Anxiety in the time of the pandemic – News

As a clinical psychologist in Massachusetts, I have seen symptoms related to anxiety disorders worsening due to the pandemic. Worries about jobs, health, and our own and others’ safety and well-being have shot up. It is normal to have some anxiety at a time like this because it helps us behave in a way that keeps us safe. Anxiety is a natural, hard-wired emotion that helps us anticipate something going wrong in the future and to plan for it.

However, too little and too much anxiety can be unproductive and harmful. For instance, too little anxiety about contracting the novel coronavirus may lead you to be lax and not take appropriate measures to protect yourself. Too much anxiety can hamper other areas of your life and create undue stress. It is important to recognize worsening of symptoms or onset of new ones so you can cope or seek help.

Contamination fears of Obsessive-Compulsive Disorder (OCD) are exacerbated right now because it is harder to distinguish between necessary and excessive cleaning behaviors as the world feels more unsafe and unpredictable.

Persons diagnosed with agoraphobia worry about or avoid places where they feel anxious, especially if it may be difficult to leave or to get help. Social isolation can feel like a relief at times like this but may also cause more anxiety because individuals are feeling trapped at home.

The fear of having a serious medical condition, or the preoccupation with physical symptoms is causing much anxiety. This fits right in with normal worries that a pandemic would elicit. And, those with social anxiety are experiencing more unease about maintaining communication with colleagues and friends. It is harder to reach out, to go out of one’s way, to email or call.

There are some common thinking patterns underlying all of these anxiety disorders.

Mental filter is the tendency to focus solely on negative information that confirms our fears while ignoring opposing information leading to a skewed perception of danger. It is important to look for information to the contrary. For instance, a fever may make you believe you have contracted coronavirus and you worry about worse outcomes. However, you may not be paying attention to information that indicates that you don’t have the virus.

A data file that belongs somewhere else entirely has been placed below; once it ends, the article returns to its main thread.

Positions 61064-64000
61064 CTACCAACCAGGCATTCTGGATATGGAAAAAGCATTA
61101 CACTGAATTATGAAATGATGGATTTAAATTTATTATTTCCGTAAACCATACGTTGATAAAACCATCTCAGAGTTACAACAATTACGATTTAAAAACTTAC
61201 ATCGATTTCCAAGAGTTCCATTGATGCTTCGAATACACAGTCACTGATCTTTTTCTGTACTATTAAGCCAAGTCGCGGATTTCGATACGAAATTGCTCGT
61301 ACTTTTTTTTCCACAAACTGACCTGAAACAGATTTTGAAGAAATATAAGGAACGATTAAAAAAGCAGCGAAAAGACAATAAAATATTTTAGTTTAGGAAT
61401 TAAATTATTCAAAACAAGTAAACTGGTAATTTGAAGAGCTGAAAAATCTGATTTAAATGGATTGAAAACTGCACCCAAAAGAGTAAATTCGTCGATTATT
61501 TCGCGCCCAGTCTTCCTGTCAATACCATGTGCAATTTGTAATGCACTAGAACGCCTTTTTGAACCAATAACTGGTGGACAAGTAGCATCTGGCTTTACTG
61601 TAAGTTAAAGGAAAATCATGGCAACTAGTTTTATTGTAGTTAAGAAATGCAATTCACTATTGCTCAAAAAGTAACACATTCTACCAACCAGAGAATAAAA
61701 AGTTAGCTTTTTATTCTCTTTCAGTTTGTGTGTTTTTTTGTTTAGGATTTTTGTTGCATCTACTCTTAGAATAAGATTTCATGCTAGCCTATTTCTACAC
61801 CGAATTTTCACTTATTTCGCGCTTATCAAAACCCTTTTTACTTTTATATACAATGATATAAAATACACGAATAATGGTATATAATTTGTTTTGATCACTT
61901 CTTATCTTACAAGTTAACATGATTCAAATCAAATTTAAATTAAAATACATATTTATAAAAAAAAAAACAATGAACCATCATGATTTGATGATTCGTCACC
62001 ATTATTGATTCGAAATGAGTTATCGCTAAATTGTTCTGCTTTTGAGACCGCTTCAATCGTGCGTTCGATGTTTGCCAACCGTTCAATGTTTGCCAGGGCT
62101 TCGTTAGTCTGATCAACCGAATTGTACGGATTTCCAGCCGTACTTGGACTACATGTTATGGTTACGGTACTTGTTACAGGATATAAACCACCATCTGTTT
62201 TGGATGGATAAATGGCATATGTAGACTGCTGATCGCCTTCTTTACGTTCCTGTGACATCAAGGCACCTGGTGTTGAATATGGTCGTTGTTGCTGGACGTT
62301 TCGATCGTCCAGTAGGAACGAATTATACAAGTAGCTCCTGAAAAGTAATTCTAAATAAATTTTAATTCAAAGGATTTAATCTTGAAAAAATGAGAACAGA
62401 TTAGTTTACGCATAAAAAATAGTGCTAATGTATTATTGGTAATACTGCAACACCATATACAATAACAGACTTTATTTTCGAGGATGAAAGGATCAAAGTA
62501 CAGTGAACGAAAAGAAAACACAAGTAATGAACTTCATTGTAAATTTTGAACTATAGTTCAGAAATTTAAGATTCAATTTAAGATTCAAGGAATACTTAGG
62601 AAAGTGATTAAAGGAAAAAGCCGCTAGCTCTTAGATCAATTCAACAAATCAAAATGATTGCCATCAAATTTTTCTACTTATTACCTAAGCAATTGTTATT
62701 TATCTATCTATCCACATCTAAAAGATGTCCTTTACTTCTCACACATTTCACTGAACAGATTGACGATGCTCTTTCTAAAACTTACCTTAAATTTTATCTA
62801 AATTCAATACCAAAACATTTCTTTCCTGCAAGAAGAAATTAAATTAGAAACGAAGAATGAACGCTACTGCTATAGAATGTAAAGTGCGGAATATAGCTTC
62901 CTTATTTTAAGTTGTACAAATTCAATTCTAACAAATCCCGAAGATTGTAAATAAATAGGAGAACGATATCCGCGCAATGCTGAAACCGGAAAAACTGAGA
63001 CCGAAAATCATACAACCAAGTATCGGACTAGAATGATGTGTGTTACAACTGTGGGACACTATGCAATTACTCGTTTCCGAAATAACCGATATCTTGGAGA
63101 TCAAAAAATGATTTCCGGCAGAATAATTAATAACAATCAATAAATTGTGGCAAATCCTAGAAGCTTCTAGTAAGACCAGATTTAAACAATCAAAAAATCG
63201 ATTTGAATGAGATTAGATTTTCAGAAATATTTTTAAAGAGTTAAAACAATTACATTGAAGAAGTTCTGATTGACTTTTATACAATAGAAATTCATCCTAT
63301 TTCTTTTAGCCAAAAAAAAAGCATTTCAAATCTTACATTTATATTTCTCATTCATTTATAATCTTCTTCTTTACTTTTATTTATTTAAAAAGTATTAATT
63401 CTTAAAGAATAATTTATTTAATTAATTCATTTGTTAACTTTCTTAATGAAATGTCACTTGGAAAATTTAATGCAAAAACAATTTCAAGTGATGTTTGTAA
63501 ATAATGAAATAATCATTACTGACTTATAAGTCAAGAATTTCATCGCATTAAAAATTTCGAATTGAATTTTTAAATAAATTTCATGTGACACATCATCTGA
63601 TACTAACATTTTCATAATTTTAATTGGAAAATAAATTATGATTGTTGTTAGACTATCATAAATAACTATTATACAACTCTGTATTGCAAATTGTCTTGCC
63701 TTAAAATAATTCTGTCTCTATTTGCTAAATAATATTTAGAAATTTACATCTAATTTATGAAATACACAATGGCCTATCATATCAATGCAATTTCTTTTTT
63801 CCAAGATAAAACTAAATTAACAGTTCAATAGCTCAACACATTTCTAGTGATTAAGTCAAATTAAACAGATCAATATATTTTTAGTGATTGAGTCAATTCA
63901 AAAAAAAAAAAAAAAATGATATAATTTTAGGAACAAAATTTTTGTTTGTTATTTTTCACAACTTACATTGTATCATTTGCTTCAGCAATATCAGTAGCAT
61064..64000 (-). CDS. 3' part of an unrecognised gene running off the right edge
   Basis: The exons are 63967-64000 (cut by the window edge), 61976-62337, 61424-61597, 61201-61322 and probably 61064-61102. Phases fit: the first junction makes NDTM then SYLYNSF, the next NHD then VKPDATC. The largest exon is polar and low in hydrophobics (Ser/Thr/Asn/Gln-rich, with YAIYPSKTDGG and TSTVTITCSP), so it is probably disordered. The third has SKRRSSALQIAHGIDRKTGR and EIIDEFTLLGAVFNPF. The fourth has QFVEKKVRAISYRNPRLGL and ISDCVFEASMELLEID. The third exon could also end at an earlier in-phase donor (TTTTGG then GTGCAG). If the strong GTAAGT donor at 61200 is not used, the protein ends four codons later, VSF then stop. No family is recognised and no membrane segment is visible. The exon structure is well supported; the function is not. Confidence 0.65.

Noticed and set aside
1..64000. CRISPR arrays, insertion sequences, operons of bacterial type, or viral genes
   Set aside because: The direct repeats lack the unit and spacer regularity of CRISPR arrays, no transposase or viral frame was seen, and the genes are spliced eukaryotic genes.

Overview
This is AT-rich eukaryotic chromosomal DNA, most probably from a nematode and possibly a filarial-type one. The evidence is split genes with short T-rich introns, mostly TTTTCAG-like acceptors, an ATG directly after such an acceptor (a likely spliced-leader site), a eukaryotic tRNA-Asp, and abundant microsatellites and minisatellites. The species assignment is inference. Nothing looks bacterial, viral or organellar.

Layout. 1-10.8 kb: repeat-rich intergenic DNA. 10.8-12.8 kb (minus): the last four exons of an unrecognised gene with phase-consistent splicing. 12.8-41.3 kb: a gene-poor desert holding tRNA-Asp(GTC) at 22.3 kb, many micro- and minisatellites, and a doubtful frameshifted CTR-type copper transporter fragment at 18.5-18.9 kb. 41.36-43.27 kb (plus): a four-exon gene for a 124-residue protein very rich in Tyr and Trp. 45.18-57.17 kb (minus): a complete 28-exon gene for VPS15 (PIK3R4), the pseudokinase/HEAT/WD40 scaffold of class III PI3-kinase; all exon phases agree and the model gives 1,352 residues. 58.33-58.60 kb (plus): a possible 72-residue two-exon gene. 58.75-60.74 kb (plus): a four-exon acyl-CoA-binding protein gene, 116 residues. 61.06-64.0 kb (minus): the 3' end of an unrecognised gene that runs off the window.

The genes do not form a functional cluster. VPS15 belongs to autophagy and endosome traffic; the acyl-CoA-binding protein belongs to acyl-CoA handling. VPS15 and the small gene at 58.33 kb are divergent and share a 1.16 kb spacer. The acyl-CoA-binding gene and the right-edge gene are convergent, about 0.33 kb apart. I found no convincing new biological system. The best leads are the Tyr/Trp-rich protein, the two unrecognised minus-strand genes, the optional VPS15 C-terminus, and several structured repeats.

Intolerance of uncertainty is the need to have firm answers, such as when things will return to normal or whether we will be able to control the virus. This leads to impatience, restlessness, and need for resolution. However, focusing on things we can control will help, along with becoming more comfortable with the uncertainty.

Other thinking patterns common to anxiety are jumping to conclusions and catastrophizing. We predict that things will go wrong and it will be catastrophic –“I will lose my job and never be able to find another good one again.” It is helpful to ask yourself “can I be 100% sure that this will happen? And, if it does, will it be the end of the world?” (“I will survive even if I don’t get a good job again”).

Black-or-white thinking involves extreme scenarios – everything will either be fine or be doomed (“either I will not contract the virus, or if I do, I will die”). This ignores other possible outcomes like having mild symptoms, or needing hospitalization but not dying. The problem here is that when small things go wrong, we perceive an immediate shift from safety to certain doom. It also leads to the need for perfection – should thinking – which leads to high expectations from oneself and others.

With the pandemic, you may feel stressed trying to follow all rules perfectly and be intolerant of mistakes by yourself and others. Here, it is helpful to say, “I wish I didn’t make this mistake, but it is o.k. that I did”, or “It would be great if I could keep everything sanitized all the time, but I am trying my best and that is enough.” Identifying and changing these thought patterns takes some time and practice, but can lead to more rational thinking and reduced anxiety over time.

So, to maintain your well-being during this crisis, work on your emotional health. The mind and body are intricately linked, so practicing meditation, yoga, deep breathing, muscle relaxation, or regular exercise can help de-stress. Remember the basics of healthy eating, adequate sleep, and maintaining a routine, which will help with regulating emotions and feeling in control.

If you still continue to feel overwhelmed and experience difficulty functioning in some areas of your life, seek help from professionals. Contact your community mental health professionals, ask for a list of providers from your insurance company, or look up resources on A majority of mental health professionals are now offering intakes and continuing services via telehealth visits, so you may have more access and options. The most important step is to acknowledge difficulties and take care of your mental health.

Pooja Saraff is a clinical psychologist at UMass Memorial Medical Center and assistant professor at the University of Massachusetts Medical School.